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National Bankruptcy Research Center November 2009 Bankruptcy Filings Report

Bankruptcy filings in November 2009 topped 110,000, the ninth straight month they surpassed 100,000, and 12% more than last November’s total. With the November filings, the year-to-date total for 2009 is above 1.3 million, a 32% increase over filings for the first eleven months of 2008. Indeed, 2009 filings have now passed the year-to-date total for any previous year since the 2005 bankruptcy reform bill. The increase includes a marked upturn in the last year in Chapter 7 (liquidation) filings, which have increased by more than 42% as compared to this time last year, where Chapter 13 (rehabilitation) filings have increased by only 12%. The steadily declining share of Chapter 13 filings (less than 30% of 2009 filings to date) contrasts with the strong push by Congress in its 2005 bankruptcy legislation to encourage bankrupts to choose Chapter 13 rather than Chapter 7.

Nationwide, the filings to date amount to almost 11,500 filings per million households. The states with the highest household-adjusted filing rates are Nevada (two-and-half times the national average), followed by Tennessee, Georgia, Alabama, and Indiana (with household-adjusted filing rates more than one and a half times the national average). More than one out of every six bankruptcy filings this year has occurred in one of those States, even though those States include only one in twelve American households. The lowest filing rates were in Alaska (less than a third of the national average), followed by the District of Columbia, North Dakota, South Carolina, and South Dakota (all less than half the national average).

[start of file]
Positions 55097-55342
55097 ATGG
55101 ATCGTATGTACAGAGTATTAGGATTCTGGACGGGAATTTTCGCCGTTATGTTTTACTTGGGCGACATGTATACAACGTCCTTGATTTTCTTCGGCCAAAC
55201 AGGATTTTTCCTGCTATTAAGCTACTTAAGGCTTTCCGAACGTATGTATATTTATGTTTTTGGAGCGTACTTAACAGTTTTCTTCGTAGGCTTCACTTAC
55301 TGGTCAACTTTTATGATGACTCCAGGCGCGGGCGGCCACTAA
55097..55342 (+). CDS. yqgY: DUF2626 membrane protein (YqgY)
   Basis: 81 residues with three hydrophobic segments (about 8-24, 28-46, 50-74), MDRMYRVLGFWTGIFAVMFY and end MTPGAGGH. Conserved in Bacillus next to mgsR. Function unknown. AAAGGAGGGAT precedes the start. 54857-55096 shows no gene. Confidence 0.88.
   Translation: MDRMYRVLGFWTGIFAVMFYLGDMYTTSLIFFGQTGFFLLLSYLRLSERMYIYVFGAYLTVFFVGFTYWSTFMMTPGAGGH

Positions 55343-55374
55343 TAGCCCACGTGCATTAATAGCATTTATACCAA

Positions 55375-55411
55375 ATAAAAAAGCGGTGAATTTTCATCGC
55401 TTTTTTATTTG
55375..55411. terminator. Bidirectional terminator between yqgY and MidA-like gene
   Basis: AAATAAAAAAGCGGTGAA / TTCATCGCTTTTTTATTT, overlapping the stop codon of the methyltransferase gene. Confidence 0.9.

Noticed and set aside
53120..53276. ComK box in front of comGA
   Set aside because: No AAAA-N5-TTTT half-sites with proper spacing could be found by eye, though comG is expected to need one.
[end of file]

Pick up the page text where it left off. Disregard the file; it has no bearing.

“The proportion of bankruptcies filed jointly has also increased from 30% to 36% over the past year, as more families seek relief through bankruptcy at the national, regional, and local level”, remarked Chris Lundquist, President of LCI

The States with the biggest increase in filings since 2008 were Arizona (an 80% jump) followed by Nevada, California, Wyoming, and Utah (all with increases of about 60%). Although 2009 filings are higher than 2008 filings in all States, several States have experienced comparatively modest increases. The lowest increases (all about 12-15%) are in Nebraska, Pennsylvania, Alaska, Tennessee, and South Carolina.

At the county level, the counties with the highest filing rates (adjusting for households located in the county) were concentrated in Georgia. Seven of the ten counties with the highest filing rates were in Georgia, with the highest rate in the county occurring in Shelby County, Tennessee (Memphis), with a filing rate almost three times the national average. The second and third highest filing rates were in two counties east of Atlanta (Newton and Barrow), both with filing rates more than two and a half-times the national average.

On a national basis, 28% of all filings to date were under Chapter 13, the procedure most directly related to home-mortgage distress. Again, there was a substantial variation among the States on the prevalence of bankrupts seeking Chapter 13 relief. The States with the highest share of Chapter 13 filings (50% or more in each case) were concentrated in the South: Louisiana, Alabama, South Carolina, and Tennessee. At the other end of the spectrum were States with relatively low Chapter 13 shares (all less than 10%). The three lowest were New Mexico, Iowa, and West Virginia, all with less than 10% of their filings under Chapter 13.

This analysis was performed on data collected by the National Bankruptcy Research Center (NBKRC) by NBKRC contributor Professor Ronald Mann of the Columbia Law School.